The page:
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Biodiversity: Condor chick hatches in Zion National Park

A tagged California condor in flight.

A tagged California condor in flight. Photo via Wikipedia and the Creative Commons.

Can the endangered birds recover from the brink of extinction?

Staff Report

FRISCO — California condors have been hovering on the brink of extinction for decades. But the majestic birds may be on the verge of making a comeback in southern Utah, National Park Service biologists said last week, announcing the first-ever birth of a condor chick in Zion National Park.

Without revealing the exact location to the public, biologists had been monitoring a rock cavity in a remote corner of the park for several weeks where they observed the nesting pair. Finally, on June 25, the condor chick made its first appearance at the edge of the nest. Continue reading

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Oceans: Feds finalize critical habitat designation for threatened loggerhead sea turtles

Beach nesting areas, open ocean habitat protected

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Room to roam for loggerheads. Photo by NOAA.

Staff Report

FRISCO — Loggerhead sea turtles  may have a better chance of surviving — and even thriving — after federal agencies designated 685 miles of beaches along the Atlantic and Gulf of Mexico coastlines, as well as 300,000 square miles of ocean, as critical habitat. The decision came after more than five years of delays and court battles, as conservation groups sought protection for the turtles.

While the ocean habitat rule provides unprecedented habitat protection for loggerhead sea turtles, it only protects nearshore habitat for one mile off nesting beaches despite science showing the importance of habitat three miles from beaches for females and hatchlings. The rule also failed to identify critical habitat for the endangered North Pacific Ocean loggerhead, which is at risk due to Hawaii and California fisheries activities in areas overlapping with the loggerhead’s habitat. Continue reading

Can amphibians bounce back from the brink?

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A live boreal toad from waters known to harbor the deadly chytrid fungus. bberwyn photo.

Research suggests some species can develop or acquire an immunity to deadly fungal pathogens

By Summit Voice

FRISCO — Florida-based researchers say they may have some answers for the puzzling wave of amphibian deaths that’s been wiping out populations of some species. At least some frogs and snakes may be able to develop immunity to the deadly chytrid fungus that’s been implicated in the die-off, University of South Florida biologists said this week.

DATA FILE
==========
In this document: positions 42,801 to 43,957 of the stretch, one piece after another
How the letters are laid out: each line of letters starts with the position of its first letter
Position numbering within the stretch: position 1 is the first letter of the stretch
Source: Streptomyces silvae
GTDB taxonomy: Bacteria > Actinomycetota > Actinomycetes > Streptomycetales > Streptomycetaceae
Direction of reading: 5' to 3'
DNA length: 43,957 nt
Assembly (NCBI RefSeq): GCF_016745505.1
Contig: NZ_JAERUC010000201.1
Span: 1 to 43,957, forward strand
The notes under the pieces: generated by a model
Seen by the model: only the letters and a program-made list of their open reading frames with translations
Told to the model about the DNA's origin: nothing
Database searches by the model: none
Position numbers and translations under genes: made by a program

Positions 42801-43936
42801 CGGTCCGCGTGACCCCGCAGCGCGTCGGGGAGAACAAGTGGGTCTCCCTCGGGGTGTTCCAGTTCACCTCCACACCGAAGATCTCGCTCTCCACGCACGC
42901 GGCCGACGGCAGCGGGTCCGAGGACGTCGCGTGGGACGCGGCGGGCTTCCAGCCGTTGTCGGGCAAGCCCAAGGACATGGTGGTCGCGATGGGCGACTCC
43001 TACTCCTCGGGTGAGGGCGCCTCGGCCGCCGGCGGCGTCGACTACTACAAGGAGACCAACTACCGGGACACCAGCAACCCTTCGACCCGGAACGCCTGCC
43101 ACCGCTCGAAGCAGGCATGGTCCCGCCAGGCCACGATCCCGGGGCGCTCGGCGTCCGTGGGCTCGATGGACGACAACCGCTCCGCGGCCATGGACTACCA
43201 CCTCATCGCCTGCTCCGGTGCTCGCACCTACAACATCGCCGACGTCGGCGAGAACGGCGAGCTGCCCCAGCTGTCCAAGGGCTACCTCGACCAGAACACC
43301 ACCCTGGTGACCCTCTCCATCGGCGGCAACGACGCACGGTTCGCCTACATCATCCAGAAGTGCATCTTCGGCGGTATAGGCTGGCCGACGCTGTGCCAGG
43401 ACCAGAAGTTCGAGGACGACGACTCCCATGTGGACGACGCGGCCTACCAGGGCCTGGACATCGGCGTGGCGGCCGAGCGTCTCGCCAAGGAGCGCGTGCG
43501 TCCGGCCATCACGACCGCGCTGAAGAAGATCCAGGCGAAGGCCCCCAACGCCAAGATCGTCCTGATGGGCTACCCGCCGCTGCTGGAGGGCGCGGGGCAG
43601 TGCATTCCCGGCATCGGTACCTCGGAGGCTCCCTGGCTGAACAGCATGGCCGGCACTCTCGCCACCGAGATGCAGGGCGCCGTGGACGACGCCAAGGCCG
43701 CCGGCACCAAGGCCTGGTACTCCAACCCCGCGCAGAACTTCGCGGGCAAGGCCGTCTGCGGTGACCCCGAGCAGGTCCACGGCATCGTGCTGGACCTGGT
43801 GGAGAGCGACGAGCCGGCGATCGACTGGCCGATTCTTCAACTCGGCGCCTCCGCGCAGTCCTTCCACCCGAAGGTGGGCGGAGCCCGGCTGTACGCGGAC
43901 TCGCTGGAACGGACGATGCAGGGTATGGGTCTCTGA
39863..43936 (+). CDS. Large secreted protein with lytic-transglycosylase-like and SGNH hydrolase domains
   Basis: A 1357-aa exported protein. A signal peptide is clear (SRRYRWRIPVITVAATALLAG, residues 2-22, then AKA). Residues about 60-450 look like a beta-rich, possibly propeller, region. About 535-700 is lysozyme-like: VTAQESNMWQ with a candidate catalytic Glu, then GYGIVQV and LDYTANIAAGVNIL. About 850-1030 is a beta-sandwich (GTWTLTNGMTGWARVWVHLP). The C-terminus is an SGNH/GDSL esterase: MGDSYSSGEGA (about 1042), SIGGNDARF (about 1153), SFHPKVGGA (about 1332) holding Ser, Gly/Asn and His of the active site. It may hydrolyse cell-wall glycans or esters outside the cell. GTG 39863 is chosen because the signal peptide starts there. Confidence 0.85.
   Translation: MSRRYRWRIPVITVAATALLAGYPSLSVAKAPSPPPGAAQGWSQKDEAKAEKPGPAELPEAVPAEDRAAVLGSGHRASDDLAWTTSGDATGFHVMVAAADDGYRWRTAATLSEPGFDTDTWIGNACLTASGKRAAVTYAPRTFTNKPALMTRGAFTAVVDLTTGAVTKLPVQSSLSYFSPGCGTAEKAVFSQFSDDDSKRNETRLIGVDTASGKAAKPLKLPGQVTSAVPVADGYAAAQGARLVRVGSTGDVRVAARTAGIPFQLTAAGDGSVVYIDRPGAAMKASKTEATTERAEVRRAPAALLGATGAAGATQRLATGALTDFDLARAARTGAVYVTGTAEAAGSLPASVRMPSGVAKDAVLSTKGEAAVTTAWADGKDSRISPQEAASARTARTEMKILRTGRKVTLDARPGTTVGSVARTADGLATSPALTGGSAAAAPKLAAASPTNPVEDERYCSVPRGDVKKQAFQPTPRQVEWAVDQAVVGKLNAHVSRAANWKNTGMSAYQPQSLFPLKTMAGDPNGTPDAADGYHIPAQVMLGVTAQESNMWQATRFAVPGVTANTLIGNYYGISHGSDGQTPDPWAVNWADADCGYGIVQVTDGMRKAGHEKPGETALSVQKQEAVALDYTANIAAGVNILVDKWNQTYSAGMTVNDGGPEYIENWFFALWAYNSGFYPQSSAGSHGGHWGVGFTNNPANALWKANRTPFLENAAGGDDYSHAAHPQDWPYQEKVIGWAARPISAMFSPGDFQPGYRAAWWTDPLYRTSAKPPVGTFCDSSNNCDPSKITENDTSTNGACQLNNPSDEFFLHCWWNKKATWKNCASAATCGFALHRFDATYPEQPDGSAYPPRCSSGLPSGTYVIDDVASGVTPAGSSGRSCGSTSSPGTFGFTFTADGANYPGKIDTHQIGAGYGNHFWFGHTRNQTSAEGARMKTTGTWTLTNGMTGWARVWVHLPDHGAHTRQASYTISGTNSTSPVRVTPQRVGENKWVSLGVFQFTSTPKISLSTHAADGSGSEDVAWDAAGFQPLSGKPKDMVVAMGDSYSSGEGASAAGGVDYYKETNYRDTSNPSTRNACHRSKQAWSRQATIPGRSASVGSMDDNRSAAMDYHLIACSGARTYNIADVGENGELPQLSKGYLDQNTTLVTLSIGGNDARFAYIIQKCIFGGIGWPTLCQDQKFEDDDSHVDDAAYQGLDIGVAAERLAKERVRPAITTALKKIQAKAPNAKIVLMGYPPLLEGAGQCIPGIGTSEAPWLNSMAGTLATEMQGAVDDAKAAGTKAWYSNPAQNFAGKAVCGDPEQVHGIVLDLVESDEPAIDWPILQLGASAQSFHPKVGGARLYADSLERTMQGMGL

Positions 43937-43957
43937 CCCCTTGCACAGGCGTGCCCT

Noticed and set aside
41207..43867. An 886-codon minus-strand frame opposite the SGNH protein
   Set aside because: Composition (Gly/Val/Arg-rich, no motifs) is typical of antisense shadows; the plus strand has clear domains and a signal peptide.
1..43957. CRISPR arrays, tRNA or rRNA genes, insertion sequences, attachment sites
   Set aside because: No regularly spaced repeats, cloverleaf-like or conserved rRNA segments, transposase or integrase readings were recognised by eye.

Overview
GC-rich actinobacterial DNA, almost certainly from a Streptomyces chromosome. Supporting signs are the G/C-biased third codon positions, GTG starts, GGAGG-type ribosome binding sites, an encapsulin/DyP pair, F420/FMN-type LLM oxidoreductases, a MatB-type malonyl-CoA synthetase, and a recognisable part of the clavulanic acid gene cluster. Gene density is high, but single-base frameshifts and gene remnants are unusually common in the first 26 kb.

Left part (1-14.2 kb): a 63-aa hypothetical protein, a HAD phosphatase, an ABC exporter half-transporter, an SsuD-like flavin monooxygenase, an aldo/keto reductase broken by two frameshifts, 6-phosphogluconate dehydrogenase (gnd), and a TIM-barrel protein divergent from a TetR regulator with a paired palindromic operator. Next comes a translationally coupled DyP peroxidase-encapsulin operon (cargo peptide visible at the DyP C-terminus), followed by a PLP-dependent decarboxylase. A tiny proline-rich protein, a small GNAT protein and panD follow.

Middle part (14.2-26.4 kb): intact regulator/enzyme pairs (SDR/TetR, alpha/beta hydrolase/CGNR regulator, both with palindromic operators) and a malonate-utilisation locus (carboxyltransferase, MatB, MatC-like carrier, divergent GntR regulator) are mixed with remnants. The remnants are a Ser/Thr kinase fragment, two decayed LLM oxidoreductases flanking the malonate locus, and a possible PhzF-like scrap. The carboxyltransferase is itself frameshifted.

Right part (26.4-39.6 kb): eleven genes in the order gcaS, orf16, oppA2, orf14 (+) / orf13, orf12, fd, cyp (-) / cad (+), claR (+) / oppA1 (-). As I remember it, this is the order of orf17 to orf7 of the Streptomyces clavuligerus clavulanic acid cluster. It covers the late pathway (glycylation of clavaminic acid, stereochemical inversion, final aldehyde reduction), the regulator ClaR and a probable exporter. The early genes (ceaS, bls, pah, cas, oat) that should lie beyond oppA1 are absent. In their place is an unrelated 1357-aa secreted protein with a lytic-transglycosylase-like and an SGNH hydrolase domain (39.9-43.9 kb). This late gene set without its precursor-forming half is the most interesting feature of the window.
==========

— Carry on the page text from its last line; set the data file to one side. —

Their findings could be good news in general for biodiversity, as emerging fungal pathogens are seen as posing the greatest threat of any parastic pathogens, contributing to declines of  amphibians, bats, corals, bees and snakes. Continue reading

Feds launch greater sage-grouse website

Greater sage-grouse. Photo courtesy USFWS.

Greater sage-grouse. Photo courtesy USFWS.

Dwindling birds caught in a tangled web of science and politics

Staff Report

FRISCO — Just a couple of weeks after the U.S. Department of Agriculture announced $25 million in funding for greater sage-grouse conservation in California and Nevada, the federal government took another step in the long-running process to protect the dwindling birds by launching a new website.

Coordinated by three U.S. Fish and Wildlife Service information specialists, the new site emphasizes the collaborative nature of the conservation effort to protect the birds and their oft-overlooked sage-steppe habitat.

The scruffy badlands that stretch patchily between the Rockies and the Sierra Nevada may look empty, but there’s more than meets the eye, the USFWS explains on the new site’s intro page. Sage may dominate big slices of the landscape, but the ecosystem is threatened because not much of it is protected. Continue reading

Feds to backpedal on wolverine protection

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Are wolverines in the U.S. doomed by global warming?

Leaked memo suggests USFWS is bowing to political pressure from western states

By Bob Berwyn

FRISCO — Federal officials apparently won’t let the best available science stop them from making yet another politically motivated endangered species decision.

This time, wolverines are at issue, as the U.S. Fish and Wildlife Service prepares to withdraw a proposal to list the rare mammal based on threats posed by global warming. The agency hasn’t officially announced its intention, but a leaked memo  shows that USFWS Mountain-Prairie regional director Noreen Walsh wants to override the recommendations of her own scientists and withdraw the listing proposal. Continue reading

Better planning needed to protect ocean resources

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Zoning coastal waters could help preserve marine resources for future generations. bberwyn photo.